Cummings and Goings in Agriculture

Many Activities Planned In Late June

By Steve Cummings

There’s a lot going on within the Yalobusha County Extension Service next week, but then again, there has been a lot going on the whole month of June.  Tuesday, June 24th, is the 4-H Cookout Contest in Winona and Tim Traugott’s Retirement Reception in Grenada.  June 25th is the Annual Wildflower Tour at the Jamie L. Whitten Plant Materials Center.  Then, the Northwest District 4-H Horse Show is June 26th – 28th at Ranche One in Batesville.

Tim Traugott, Area Extension Forestry Specialist, is retiring at the end of June.  Tim has worked closely with many of Yalobusha County’s forest landowners throughout the years.  Tim’s secretary has asked that I invite all of the forest landowners that have worked with Tim to his retirement reception next week, June 24th, 2 – 4 pm, at the Grenada County Extension Service Auditorium.  So, if you know Tim and can make it, I know he will appreciate it.

The Annual Wildflower Tour will be held at the Jamie L. Whitten Plant Materials Center on June 25th.  Registration is from 8 – 11 am.  Wagon tours of the wildflower fields and grasses will be held throughout the day starting at 8:15 am.  Tour stops will include Wildflower Establishment, Pollinators, Native Grasses and Wildflowers, and Invasive Plants.  Indoor presentations will include topics such as “The Conscientious Gardner” by Dr. Lelia Kelly and “Edible Landscaping” by Susan Harkness.  Admission is $3 and will include a hamburger lunch.  Please call the Yalobusha County Extension Service at 675-2730 to make reservations or for further information.

The 26th – 28th of June will be the Northwest District 4-H Horse Show at Ranche One at 314 Cutting Horse Lane in Batesville.  Yalobusha County has 97 entries and will have by far the highest county contention there.  On Thursday night at 6:30 pm will be the roping and goat tying classes.  Yalobusha County will have a few goat tiers.  The show will start at 9 am on June 27th with the opening ceremony followed by the halter, showmanship, and all western classes.  On Saturday, June 28th, the show will start at 9 am with Gaited and English classes.  It will conclude with the speed events.  Admission is free, so come out and support our young people.

Yalobusha County 4-H hosted the Annual Mississippi Youth Championship Horse Show last Saturday and it was a big success.  Congratulations to the high point winners:  Casey Moss – Overall High Point Winner, Shae Oates-Ward – Senior High Point Winner, Casey Byford – Senior Sportsmanship Award, and Hannah Stepp – Junior High Point Winner, and Breanna Scroggins – Junior Sportsmanship Award.  All of these girls are members of the Coffeeville Saddle Club.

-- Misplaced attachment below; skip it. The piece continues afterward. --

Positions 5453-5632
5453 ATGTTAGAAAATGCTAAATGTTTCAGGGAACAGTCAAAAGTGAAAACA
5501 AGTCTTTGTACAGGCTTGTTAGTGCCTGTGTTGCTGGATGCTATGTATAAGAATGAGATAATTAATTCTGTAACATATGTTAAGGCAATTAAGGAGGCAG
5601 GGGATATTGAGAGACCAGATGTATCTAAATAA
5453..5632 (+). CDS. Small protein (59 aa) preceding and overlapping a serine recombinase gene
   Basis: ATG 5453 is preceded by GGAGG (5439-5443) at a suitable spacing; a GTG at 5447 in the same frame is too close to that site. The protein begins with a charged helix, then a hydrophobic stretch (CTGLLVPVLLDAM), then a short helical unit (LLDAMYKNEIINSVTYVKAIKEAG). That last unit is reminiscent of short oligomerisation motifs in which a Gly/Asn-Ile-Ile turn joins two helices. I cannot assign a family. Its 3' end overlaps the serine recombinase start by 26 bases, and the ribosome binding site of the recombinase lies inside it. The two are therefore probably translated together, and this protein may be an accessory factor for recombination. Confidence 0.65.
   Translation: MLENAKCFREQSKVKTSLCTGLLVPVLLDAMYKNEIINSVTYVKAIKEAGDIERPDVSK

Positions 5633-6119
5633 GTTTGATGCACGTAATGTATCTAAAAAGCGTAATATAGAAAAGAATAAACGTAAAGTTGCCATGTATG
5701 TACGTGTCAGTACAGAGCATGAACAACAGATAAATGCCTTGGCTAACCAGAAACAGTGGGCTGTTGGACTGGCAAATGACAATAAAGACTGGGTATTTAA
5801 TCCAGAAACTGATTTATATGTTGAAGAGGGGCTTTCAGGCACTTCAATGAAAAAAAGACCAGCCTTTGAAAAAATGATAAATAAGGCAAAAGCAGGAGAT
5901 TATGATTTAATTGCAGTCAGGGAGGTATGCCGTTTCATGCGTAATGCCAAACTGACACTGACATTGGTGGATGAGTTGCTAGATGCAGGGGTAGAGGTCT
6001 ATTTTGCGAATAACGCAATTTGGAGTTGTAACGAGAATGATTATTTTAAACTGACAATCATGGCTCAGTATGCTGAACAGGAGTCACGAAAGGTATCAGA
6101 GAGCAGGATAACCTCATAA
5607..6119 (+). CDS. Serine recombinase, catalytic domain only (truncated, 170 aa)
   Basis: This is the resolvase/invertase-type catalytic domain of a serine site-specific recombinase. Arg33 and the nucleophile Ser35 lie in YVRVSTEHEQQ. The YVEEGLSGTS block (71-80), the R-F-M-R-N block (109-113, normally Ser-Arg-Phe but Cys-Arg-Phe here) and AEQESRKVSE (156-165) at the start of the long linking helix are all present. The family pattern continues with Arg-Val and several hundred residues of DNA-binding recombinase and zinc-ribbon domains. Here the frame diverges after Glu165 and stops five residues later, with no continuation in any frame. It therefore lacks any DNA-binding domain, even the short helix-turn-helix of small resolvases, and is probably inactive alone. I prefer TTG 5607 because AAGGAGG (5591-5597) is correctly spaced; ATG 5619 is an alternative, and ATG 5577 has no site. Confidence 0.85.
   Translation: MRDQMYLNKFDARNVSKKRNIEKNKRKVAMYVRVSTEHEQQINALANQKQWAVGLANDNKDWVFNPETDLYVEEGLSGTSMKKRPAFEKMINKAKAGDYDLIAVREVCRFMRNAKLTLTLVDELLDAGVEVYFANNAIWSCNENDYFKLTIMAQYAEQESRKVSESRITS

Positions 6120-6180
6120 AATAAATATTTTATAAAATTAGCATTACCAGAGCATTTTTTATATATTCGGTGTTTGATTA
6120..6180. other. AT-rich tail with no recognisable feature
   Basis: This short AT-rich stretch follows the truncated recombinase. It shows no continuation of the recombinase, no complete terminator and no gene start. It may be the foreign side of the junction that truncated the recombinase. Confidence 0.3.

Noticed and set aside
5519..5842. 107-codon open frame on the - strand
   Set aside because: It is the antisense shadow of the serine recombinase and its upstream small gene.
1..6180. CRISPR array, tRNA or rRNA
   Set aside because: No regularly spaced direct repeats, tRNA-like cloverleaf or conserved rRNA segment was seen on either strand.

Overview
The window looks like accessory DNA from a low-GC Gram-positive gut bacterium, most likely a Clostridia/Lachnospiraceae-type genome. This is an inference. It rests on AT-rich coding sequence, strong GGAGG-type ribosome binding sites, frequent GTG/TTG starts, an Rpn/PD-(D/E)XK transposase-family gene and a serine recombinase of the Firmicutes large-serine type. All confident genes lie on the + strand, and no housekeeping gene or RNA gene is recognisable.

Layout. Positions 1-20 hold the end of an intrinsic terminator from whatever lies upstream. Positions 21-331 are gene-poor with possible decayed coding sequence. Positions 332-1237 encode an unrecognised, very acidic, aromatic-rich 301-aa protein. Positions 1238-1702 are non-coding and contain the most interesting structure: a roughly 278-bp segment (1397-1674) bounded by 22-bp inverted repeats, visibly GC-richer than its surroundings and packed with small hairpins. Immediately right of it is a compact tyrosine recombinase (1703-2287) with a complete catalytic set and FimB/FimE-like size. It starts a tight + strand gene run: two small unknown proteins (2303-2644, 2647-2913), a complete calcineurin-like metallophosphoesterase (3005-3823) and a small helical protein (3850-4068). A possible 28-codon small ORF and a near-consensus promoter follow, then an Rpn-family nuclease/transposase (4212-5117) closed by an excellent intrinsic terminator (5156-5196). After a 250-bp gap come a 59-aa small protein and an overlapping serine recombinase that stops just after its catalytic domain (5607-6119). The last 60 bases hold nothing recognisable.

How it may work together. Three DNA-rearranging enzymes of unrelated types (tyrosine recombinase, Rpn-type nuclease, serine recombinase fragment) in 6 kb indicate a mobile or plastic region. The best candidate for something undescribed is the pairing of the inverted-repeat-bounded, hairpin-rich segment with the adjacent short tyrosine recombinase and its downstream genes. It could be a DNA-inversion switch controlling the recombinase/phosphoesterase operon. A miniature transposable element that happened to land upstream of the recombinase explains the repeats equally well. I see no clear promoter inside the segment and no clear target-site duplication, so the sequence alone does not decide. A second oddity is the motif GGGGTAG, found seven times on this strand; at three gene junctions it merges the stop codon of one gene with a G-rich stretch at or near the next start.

The Youth Horse Show is always a fun time, but it makes for a long day.  Most started getting their horses ready early that morning to make it to the show before 10:30 am.  The final horse exited the arena around 1:30 am Sunday morning.  A big thank you goes out to all the volunteers that made this possible.

Horticulture Tip:

Pre Stress Conditioning for a Healthy Summer Lawn

Drought stress can predispose our turf for other problems. Since the weather is constantly changing and we never know for sure if we will get adequate rainfall we need to irrigate with a long-range purpose in mind.  

We can help our lawns tremendously as the summer heat intensifies by beginning pre-stress conditioning now.  Pre stress conditioning is accomplished by watering less frequently but very thorough when we do water.  

A good thorough deep watering allows the water to infiltrate down three or more inches into the soil to encourage grass roots to go deep into the soil and become more numerous. Later in the summer as water becomes even more critical those lawns with a deep, large mass root system will be better prepared to forage much deeper for any available moisture.